Different people have different thoughts about teachers and teacher appreciation. Maybe you appreciate a past teacher because she hugged you when you cried or helped you learn something that was exciting. Maybe she was just the nicest part of your day. For whatever reason every one of us can think back in cobwebbed filled memories and remember at least one teacher who inspired us to be better.
For me I have 2 inspirational teachers. My mother taught school for years and was known as a compassionate, loving, caring, sweet teacher. Kids loved her and still say hi to her years later when they see her at Wal-Mart. I've always thought how wonderful it must be to be that loved that decades after teaching someone they'd want to come tell you about their life. I hug my students and tell them I love them because she inspired me to be loving with my students.
My inspiration for my teaching comes from someone else also. When I was in the 3rd grade my teacher was retiring. She often yelled at us and I honestly have no recollection of her ever leaving her chair behind that big, metal, green desk. (And now you all have an idea of how old I am based on the color of that desk.) When I left her class I was no better than when I entered.
I went on the to the fourth grade where the teacher again never seemed to leave that desk at the top of the class full of rows of chairs. She often had me rubbing her shoulders and grading papers for her. I again was no better when I left that class than when I entered.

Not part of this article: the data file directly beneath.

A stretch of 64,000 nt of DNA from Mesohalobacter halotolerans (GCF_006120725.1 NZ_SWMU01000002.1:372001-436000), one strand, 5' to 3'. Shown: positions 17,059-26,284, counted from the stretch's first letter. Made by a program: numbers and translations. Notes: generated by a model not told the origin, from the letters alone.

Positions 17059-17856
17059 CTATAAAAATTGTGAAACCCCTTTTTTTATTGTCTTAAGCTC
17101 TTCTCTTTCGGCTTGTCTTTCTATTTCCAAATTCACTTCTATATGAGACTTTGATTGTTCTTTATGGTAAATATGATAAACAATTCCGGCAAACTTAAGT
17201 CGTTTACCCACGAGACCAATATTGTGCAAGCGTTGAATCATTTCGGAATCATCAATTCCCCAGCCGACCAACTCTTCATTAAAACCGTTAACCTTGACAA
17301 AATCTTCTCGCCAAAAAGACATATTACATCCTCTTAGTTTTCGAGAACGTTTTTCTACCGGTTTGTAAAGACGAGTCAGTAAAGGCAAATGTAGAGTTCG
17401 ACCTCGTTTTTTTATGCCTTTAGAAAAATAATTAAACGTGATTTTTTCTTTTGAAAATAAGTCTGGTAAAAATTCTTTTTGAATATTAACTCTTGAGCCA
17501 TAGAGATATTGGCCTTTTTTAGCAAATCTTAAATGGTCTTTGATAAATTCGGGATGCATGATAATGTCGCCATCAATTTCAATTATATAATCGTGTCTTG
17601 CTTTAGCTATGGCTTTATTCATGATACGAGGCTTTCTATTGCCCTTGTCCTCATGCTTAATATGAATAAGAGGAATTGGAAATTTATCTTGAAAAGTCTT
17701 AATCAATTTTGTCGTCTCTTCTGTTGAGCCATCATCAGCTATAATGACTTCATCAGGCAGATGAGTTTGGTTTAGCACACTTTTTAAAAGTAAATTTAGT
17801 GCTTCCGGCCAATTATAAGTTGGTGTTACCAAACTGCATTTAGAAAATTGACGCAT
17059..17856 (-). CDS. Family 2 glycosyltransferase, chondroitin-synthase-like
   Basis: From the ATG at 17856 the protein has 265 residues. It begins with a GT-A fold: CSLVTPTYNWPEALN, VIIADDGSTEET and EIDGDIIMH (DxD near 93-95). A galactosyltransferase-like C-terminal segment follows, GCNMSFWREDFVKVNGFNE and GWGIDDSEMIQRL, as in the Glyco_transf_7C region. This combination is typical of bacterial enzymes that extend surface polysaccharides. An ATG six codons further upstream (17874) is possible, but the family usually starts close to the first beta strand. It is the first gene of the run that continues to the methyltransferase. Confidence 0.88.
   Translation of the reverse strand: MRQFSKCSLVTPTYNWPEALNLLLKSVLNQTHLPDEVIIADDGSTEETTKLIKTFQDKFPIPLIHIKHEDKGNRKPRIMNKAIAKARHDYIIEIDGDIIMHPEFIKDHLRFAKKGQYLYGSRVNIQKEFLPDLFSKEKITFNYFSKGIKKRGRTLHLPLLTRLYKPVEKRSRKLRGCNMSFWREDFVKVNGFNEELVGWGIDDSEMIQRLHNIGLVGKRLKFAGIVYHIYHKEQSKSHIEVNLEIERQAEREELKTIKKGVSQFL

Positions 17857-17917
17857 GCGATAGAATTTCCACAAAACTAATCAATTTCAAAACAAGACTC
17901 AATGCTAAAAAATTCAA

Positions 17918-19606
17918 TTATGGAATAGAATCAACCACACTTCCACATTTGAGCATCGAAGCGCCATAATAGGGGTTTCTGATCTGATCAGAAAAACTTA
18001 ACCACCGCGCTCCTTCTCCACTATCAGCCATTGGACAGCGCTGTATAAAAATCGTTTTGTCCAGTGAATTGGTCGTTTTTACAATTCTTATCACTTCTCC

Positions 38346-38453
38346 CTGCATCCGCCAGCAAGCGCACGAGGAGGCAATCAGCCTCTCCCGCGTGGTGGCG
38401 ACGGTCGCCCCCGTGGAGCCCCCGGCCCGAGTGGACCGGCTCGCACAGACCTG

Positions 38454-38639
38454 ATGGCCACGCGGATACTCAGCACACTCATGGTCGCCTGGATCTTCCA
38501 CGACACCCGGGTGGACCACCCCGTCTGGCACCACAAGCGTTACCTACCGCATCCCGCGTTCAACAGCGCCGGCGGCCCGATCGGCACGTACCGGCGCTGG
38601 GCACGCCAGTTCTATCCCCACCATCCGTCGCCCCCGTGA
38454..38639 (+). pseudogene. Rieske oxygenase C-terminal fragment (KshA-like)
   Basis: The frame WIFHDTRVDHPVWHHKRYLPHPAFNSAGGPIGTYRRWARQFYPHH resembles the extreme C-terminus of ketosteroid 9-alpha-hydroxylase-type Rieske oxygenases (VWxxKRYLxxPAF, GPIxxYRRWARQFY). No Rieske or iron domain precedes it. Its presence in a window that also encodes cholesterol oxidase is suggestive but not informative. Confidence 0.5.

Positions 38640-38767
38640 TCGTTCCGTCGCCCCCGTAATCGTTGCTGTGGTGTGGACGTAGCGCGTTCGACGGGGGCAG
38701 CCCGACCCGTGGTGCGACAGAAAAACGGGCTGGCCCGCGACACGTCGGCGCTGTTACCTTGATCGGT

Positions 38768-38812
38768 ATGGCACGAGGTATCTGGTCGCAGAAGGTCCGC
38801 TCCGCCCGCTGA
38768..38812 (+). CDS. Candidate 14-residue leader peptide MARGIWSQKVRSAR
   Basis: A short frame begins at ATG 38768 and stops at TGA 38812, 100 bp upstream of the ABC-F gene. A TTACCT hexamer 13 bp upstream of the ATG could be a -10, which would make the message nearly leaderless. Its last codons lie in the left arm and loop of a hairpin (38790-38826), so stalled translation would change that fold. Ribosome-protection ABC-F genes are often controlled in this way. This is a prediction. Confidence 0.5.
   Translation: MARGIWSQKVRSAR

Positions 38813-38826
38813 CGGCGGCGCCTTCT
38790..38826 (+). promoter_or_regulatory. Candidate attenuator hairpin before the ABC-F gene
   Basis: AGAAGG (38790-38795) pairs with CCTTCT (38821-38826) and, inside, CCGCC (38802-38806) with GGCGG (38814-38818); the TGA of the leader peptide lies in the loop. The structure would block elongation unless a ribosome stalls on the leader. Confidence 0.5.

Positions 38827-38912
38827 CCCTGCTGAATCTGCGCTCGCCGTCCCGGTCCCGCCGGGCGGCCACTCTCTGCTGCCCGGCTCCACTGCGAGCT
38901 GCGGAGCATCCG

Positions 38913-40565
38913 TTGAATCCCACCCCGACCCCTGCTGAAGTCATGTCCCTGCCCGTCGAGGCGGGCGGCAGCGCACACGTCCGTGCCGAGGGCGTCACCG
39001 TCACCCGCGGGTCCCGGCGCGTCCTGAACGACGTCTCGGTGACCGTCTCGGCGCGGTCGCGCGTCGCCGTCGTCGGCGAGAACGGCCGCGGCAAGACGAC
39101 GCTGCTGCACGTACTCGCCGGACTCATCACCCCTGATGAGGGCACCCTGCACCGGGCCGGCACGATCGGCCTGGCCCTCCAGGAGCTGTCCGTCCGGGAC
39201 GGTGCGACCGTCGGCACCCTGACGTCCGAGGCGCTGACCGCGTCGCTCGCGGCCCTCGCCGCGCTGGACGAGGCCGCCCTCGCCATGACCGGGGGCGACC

At this point I felt stupid and worthless. I also felt terrified because I had been assigned to the math class of one Mrs. Sue Calaway. She had a reputation of being the meanest teacher in the school. Kids told me that I'd hate the class and that she hated kids. I was so scared and wide eyed at the wonder of when she was going to yell and scream and tell me I was stupid. None of that ever happened.
I can't remember how she found out, but she quickly realized that I was a 5th grader who could not add or subtract, and she needed me to multiply. I remember crying and telling her that I didn't know how. I am 37 years old and can remember this statement like it was yesterday. She looked at me and said "Well honey you will learn." Even now as I think about this tears fill my eyes.
Mrs. Sue Calaway believed in me. She pushed me and held high expectations for me. She never let me quit and made me believe in myself. I was never scared of her only scared I'd let her down. I was on top of the world when every time I'd pass a timed multiplication test in her class. I can still remember finishing before time was up, looking up at her face, and her wonderful smile that let me know she was proud of me.
Because of life and the way time goes by faster than we'd ever wish it to I lost track of her, and was never able to explain to her how much she meant to me. 27 years after she touched my heart and my life I was able to reach out and talk to her. I told her how she was an inspiration to me and my teaching.
I push my students and hold great expectations for them. I know what they are capable of and want them to feel that wonderful feeling of "I got it!" Mrs. Sue Calaway is a lady who I put up on a pedestal for years, and after talking with her tonight for the first time in 27 years I remember why.
Thank you, Mrs. Calaway, for believing me and not letting me slip through the cracks. Thank you for pushing me and helping to mold me into the person and teacher I am today. I look forward to knowing you as an adult.